reducing the treatment effect
- non-randomised studies of preventive interventions include a disproportionate number of
people with greater capacity to benefit
- publication bias exists; negative results are less likely to be published from
non-randomised trials than from RCTs.
The number of eligible subjects included in the RCTs ranged from 1% to 100%. Reasons
for exclusions may be medical (e.g. high risk of adverse events in certain groups) or
scientific (selecting only small homogeneous groups in order to increase the precision of
estimated treatment effects). Blanket exclusions (e.g. the elderly, women of childbearing
potential) are also common in RCTs.
Large clinical databases containing detailed information on patient severity and
prognosis have been used instead of RCTs, and where database subjects are selected
according to the same inclusion criteria as RCTs, the treatment effects of the two methods
Most RCTs failed to document adequately the characteristics of eligible individuals who
did not participate in trials. However, RCTs were more likely than non-randomised trials
to include university and teaching centres and this may have exaggerated the treatment
effect measured in the RCTs.
Participation in RCTs differed between studies of treatment interventions (subjects
tended to be less affluent, less educated and more severely ill and therefore had greater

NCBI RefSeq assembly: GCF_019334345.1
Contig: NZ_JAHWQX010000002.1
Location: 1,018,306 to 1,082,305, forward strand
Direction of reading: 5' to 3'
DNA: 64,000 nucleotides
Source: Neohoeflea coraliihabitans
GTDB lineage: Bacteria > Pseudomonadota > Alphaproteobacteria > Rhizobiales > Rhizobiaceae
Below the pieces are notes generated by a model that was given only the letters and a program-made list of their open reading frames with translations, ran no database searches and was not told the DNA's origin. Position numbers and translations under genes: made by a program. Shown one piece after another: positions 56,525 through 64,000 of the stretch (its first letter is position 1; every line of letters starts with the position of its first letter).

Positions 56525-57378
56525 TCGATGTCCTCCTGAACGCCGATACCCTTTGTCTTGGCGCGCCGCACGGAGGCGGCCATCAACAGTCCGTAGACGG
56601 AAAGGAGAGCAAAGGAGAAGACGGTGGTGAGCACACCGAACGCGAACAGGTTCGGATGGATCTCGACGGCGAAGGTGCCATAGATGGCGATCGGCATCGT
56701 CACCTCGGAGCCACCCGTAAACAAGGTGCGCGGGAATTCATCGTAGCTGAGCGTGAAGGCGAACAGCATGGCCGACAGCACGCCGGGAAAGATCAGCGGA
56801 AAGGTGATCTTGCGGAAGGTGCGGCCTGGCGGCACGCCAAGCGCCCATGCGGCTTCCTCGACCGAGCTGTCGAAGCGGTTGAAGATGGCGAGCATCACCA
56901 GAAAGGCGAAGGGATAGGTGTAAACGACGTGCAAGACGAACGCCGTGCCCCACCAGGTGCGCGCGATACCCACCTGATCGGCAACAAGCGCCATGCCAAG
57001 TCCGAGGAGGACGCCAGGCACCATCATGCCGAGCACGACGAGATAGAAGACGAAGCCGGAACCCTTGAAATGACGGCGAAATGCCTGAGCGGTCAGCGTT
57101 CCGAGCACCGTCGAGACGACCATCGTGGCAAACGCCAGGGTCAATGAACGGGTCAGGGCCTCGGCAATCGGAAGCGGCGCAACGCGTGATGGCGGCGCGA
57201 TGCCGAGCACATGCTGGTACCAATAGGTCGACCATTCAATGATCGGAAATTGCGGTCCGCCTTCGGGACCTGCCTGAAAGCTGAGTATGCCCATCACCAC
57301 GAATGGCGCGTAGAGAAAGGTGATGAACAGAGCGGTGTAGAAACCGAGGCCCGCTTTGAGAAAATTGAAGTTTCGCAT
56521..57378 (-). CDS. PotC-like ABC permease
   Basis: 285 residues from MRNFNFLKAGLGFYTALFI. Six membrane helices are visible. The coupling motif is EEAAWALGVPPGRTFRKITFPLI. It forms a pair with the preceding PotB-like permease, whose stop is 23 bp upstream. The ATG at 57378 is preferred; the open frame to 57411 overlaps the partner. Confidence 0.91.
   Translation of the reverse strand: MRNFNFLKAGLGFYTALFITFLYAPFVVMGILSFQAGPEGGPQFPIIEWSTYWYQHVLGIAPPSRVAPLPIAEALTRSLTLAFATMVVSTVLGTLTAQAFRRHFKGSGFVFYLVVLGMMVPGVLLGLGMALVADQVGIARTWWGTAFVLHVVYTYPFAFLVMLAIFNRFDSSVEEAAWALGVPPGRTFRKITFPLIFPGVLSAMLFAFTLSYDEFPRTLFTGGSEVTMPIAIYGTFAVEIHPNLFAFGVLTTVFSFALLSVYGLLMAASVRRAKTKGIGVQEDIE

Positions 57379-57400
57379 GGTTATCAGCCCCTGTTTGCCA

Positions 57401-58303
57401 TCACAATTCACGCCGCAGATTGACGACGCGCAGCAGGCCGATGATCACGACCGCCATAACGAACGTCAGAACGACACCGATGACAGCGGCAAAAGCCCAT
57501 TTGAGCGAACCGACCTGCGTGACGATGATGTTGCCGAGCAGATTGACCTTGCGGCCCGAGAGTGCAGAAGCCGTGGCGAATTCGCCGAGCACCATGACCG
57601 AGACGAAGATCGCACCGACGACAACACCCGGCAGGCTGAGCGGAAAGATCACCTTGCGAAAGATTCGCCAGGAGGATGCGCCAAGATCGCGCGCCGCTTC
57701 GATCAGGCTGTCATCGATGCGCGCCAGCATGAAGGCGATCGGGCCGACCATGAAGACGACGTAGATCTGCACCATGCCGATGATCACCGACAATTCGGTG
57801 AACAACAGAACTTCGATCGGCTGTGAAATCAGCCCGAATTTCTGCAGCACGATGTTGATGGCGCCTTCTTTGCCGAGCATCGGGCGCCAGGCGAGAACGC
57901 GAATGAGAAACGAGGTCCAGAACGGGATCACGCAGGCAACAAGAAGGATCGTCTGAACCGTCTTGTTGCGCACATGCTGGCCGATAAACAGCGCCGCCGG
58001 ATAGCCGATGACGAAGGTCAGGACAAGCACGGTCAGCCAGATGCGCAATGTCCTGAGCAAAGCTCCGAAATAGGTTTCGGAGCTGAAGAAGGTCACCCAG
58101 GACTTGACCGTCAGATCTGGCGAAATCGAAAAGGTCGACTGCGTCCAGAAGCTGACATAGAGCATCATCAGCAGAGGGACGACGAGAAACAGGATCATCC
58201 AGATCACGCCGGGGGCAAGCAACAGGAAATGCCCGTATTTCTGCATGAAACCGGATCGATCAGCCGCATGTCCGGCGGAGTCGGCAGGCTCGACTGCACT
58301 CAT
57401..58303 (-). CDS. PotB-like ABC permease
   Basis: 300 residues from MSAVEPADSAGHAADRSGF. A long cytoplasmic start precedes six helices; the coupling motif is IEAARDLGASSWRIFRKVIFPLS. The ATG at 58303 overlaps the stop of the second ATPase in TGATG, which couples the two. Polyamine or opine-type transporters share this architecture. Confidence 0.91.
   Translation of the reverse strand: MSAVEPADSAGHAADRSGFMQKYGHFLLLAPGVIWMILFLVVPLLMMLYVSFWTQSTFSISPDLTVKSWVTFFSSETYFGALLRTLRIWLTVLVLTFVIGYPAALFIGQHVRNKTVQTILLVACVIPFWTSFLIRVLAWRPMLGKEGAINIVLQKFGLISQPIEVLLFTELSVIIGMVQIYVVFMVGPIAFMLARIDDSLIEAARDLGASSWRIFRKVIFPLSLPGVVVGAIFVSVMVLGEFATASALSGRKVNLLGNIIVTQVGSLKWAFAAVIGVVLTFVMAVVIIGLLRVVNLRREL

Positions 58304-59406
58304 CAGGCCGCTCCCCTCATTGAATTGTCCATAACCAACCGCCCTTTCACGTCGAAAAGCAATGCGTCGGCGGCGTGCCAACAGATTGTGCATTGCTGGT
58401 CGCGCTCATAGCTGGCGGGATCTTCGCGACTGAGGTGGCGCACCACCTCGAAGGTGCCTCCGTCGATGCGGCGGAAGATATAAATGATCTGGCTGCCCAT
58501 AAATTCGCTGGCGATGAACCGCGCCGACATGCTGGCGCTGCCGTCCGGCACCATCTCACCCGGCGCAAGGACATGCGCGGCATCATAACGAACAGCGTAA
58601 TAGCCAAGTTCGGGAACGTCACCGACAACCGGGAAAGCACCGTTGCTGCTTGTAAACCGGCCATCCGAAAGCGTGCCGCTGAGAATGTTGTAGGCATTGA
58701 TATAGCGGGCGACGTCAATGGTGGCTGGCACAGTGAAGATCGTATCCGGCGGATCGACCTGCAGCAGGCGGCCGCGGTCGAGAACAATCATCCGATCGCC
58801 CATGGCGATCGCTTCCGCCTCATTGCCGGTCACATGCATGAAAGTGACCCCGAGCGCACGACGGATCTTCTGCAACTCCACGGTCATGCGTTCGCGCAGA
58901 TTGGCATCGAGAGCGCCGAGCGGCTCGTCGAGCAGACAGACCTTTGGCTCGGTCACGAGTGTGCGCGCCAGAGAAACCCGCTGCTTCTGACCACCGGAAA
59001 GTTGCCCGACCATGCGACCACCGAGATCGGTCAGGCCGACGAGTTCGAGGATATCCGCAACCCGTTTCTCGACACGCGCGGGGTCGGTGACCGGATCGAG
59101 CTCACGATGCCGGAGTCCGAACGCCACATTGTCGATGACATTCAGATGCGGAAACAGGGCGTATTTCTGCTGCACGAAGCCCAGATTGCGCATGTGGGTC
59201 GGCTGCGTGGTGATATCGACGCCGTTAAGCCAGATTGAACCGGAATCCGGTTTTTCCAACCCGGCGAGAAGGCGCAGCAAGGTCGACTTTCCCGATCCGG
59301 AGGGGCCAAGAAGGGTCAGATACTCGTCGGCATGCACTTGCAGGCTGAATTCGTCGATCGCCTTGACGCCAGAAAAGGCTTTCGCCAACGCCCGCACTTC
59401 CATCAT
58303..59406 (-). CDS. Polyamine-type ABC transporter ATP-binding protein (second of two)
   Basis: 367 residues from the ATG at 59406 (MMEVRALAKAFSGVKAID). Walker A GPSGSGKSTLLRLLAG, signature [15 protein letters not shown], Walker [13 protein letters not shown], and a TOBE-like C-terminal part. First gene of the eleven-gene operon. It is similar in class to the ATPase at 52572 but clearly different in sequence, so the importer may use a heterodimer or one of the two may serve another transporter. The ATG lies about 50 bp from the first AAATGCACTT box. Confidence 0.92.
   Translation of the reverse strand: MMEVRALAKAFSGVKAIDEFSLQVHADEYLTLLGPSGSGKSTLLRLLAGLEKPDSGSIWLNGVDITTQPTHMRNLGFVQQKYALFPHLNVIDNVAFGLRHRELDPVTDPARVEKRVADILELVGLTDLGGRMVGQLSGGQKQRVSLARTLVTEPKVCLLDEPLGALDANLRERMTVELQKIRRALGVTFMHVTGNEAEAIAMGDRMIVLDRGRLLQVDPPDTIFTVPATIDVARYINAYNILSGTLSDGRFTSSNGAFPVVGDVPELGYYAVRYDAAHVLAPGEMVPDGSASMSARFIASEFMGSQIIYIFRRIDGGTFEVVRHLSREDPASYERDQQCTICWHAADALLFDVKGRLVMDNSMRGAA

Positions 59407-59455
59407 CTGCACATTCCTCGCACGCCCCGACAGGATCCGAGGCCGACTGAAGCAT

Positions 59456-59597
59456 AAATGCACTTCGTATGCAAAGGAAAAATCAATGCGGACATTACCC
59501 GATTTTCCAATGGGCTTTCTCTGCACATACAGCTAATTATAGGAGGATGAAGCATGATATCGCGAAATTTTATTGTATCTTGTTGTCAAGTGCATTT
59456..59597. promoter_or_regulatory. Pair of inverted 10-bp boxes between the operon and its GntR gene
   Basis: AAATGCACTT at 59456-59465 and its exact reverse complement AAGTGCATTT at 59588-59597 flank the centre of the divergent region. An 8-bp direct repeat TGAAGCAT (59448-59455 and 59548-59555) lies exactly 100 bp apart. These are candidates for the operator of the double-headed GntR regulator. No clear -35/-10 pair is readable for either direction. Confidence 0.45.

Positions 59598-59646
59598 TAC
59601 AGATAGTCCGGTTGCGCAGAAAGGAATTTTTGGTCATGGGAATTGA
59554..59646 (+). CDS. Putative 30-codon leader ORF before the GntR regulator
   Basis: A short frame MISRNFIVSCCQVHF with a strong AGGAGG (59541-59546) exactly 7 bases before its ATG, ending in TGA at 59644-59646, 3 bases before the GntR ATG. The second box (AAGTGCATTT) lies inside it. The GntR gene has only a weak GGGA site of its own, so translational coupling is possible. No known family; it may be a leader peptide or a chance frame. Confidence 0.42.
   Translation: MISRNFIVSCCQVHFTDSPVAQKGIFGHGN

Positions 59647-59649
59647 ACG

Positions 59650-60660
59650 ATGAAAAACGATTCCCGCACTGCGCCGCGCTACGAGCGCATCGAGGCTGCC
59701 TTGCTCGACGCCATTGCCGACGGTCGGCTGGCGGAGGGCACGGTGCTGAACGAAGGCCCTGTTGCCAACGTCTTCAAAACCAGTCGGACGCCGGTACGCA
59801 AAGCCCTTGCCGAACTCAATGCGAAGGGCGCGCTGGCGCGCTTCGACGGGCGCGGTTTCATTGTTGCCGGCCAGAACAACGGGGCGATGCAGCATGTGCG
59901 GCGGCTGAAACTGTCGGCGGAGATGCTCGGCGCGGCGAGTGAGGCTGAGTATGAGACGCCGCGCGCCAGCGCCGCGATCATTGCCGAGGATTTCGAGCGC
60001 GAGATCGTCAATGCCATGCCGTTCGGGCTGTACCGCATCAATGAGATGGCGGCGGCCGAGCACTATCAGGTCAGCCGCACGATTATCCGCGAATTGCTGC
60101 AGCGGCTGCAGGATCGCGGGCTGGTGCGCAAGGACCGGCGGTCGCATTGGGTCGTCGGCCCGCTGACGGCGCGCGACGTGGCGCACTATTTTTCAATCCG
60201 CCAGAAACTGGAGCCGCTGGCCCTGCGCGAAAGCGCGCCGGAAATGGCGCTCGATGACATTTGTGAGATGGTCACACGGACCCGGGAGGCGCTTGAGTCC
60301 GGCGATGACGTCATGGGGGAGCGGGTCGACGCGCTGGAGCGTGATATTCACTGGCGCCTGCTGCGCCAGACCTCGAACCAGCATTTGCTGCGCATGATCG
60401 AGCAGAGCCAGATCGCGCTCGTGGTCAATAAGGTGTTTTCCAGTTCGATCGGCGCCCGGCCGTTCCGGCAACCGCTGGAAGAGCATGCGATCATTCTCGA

capacity to benefit from treatment) and those evaluating preventive interventions (more
affluent, better educated and generally healthier and therefore had less potential to
benefit than eligible subjects who declined to participate).
Adjusting for baseline differences
Adjustment for differences in baseline prognostic factors in non-randomised studies
often changed the treatment effect size but not significantly; importantly, the direction
of change was inconsistent. Most of the case studies were too small to draw conclusions
but where this was possible, the superiority of one treatment over another was probably a
function of the patients' clinical characteristics.
Only four papers directly addressed the role of patient preference on trial results.
However, preference could account for some of the observed differences between RCTs and
Results of RCTs and non-randomised studies do not inevitably differ, and the available
evidence suffers from many limitations. It does, however, suggest that it may be possible
to minimise any differences by ensuring that subjects included in each type of study are
comparable. The effect of adjustment for baseline differences between groups in
non-randomised studies is inconsistent but, where it is done, it should involve rigorously
developed formulae. Existing studies have generally been too small to assess the impact of
Implications for policy
While a high level of exclusion may have some advantages for those conducting an RCT,